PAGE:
IoT and Healthcare – My thoughts from HIMSS

I recently attended the HIMMS conference in Las Vegas. Tough gig, I know. It rotates between Las Vegas and Orlando. I spoke with many in the healthcare industry about concerns about Cyber Security and IoT. In particular, the fact that IT is growing in the healthcare field and more and more devices are connected but many of them go unprotected.

So why are they going unprotected you might ask? Well, several reasons. No standard for the underlying system and often these systems are embedded and not even manageable at all. Also, even with a standard, it is difficult for healthcare staff to patch or install anything on these devices because they are used for surgery and life care that require them to have little to no downtime whatsoever. You can’t push a patch to a system that is managing the operating table. The risk of malware is high but not as high as the risk of death or a lawsuit from a system rebooting during a major procedure.

I am reminded of when IBM tried to corner the PC market by making a proprietary bus controller. It was meant as a way to keep the new players like Compaq from succeeding. Keeping the competition at bay by making it harder for anyone to build systems with standard parts, they had a plan to be the only one left standing. You can thank the early pioneers of computing getting together and forming the EISA and VESA bus architecture standards as their way to come together for the benefit of all, including consumer choice, and putting a stop to the proprietary monopoly type practice.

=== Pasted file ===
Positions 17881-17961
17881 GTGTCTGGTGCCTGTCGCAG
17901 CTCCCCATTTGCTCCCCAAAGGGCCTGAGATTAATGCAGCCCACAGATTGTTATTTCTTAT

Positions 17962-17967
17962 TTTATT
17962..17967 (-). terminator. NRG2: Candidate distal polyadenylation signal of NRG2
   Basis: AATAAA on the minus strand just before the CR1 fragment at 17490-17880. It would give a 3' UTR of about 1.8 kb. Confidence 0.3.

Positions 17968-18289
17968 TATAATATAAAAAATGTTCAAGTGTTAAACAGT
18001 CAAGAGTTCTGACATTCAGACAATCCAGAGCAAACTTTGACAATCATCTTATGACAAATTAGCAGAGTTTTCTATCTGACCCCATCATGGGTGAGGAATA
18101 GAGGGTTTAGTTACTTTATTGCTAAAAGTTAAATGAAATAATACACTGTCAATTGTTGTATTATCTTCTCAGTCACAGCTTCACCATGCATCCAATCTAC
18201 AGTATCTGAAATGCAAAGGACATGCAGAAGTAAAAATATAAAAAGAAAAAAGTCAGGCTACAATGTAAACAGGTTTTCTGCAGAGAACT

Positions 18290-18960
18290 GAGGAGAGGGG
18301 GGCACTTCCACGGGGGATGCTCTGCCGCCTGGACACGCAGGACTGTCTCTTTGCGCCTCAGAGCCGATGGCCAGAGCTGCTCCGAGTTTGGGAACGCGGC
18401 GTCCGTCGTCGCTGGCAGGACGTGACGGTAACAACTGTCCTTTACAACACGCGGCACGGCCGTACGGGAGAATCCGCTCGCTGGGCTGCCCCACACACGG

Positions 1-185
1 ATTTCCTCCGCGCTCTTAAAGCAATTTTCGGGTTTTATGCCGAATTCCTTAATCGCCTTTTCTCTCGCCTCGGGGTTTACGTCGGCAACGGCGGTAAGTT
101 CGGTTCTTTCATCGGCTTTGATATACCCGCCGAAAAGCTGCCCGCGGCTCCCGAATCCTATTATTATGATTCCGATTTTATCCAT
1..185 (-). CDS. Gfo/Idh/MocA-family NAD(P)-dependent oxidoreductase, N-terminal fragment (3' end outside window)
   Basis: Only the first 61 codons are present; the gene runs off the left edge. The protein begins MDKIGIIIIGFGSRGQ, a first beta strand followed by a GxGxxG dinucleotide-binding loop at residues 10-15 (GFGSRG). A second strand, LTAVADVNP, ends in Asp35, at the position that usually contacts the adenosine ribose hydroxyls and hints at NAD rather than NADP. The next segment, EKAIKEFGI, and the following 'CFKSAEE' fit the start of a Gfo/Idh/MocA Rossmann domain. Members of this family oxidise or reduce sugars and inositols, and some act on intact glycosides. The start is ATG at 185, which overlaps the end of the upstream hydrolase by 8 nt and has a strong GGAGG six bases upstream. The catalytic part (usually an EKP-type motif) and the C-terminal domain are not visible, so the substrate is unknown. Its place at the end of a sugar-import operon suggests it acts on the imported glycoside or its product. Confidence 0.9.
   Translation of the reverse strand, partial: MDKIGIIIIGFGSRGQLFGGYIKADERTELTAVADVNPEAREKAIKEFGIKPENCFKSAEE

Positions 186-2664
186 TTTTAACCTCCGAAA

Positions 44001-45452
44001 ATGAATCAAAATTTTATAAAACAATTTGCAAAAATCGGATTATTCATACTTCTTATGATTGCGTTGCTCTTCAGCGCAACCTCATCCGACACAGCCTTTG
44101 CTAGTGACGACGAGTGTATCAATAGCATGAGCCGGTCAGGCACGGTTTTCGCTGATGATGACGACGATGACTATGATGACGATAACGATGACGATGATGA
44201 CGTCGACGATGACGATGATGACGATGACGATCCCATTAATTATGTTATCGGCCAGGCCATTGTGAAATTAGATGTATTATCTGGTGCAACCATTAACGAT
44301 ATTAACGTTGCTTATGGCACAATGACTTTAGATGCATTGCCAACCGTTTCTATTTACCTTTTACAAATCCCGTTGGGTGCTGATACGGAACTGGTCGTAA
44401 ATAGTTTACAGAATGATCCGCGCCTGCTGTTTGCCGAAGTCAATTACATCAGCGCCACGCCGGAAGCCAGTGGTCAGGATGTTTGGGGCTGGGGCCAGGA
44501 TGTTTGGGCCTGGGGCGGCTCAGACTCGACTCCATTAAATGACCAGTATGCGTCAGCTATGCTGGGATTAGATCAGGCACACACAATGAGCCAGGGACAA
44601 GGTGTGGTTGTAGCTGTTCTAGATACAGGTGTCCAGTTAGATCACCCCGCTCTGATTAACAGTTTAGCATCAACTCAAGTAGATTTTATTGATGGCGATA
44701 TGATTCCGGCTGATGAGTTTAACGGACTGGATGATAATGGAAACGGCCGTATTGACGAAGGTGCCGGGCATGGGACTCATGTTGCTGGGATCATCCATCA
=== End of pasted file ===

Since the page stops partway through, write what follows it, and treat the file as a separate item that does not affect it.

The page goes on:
So why do I go into all that PC history in this post? Simple, a similar problem is happening in the IoT space but not necessarily because of an attempt to block a competitor. It is more centered around building systems that don’t use a standard because they are custom built. IoT will go through a growing pain here over the next few years.

How do I protect systems that I can’t protect with software agents and other traditional methods? You can still utilize the idea of the layered approach. Just because you are missing one of the layers, the system, doesn’t mean you ignore the entire security posture. Make sure you are dealing with any systems that you can protect through traditional means and schedule patches and security scans appropriately. For those you can not, you have to look at border and gateway options. Make sure that the systems are behind a firewall and even better if it has some “next-gen” capabilities. Look into a good network-based IPS like TippingPoint, that can protect your systems from attacks and exploit attempts.

IoT is here and will only keep growing in all verticals, not just healthcare, and we need to make sure that we are taking the steps to protect these systems. We don’t want them to cause downtime or be used as jumping off points into more sensitive areas of our networks and data centers. Hopefully, the industries involved will start looking at a standard for the base architecture that can better allow for easier methods of protection.